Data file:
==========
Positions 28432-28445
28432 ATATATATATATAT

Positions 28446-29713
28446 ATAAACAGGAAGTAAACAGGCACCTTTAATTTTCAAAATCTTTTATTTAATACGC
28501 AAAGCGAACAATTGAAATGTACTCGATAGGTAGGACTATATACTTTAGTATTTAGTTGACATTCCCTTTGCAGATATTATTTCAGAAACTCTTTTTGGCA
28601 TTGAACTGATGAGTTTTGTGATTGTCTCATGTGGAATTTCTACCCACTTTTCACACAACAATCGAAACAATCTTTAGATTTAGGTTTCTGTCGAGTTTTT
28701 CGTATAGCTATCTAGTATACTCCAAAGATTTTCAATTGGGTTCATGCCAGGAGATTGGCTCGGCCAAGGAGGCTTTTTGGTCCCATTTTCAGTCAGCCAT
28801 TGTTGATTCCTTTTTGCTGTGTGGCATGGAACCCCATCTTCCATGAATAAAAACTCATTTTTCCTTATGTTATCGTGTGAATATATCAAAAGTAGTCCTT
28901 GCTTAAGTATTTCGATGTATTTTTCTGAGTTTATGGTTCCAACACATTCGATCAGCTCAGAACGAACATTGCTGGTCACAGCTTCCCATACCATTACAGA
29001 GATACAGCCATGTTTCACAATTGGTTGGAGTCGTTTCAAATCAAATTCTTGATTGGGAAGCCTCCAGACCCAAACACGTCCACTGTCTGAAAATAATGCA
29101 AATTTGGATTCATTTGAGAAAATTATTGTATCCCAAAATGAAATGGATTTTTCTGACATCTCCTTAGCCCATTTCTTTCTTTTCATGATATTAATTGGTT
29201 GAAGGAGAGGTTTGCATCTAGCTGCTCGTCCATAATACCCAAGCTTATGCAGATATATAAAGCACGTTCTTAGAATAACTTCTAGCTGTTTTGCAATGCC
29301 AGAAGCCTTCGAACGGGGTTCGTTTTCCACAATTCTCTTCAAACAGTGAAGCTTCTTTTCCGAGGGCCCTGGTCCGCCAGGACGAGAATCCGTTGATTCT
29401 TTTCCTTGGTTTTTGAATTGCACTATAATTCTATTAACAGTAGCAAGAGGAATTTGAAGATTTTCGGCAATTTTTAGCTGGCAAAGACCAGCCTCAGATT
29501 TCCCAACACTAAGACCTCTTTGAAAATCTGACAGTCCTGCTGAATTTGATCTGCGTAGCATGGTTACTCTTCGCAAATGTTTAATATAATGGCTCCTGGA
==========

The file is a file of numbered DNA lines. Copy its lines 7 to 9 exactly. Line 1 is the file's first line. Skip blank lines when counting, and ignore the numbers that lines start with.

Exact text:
28701 CGTATAGCTATCTAGTATACTCCAAAGATTTTCAATTGGGTTCATGCCAGGAGATTGGCTCGGCCAAGGAGGCTTTTTGGTCCCATTTTCAGTCAGCCAT
28801 TGTTGATTCCTTTTTGCTGTGTGGCATGGAACCCCATCTTCCATGAATAAAAACTCATTTTTCCTTATGTTATCGTGTGAATATATCAAAAGTAGTCCTT
28901 GCTTAAGTATTTCGATGTATTTTTCTGAGTTTATGGTTCCAACACATTCGATCAGCTCAGAACGAACATTGCTGGTCACAGCTTCCCATACCATTACAGA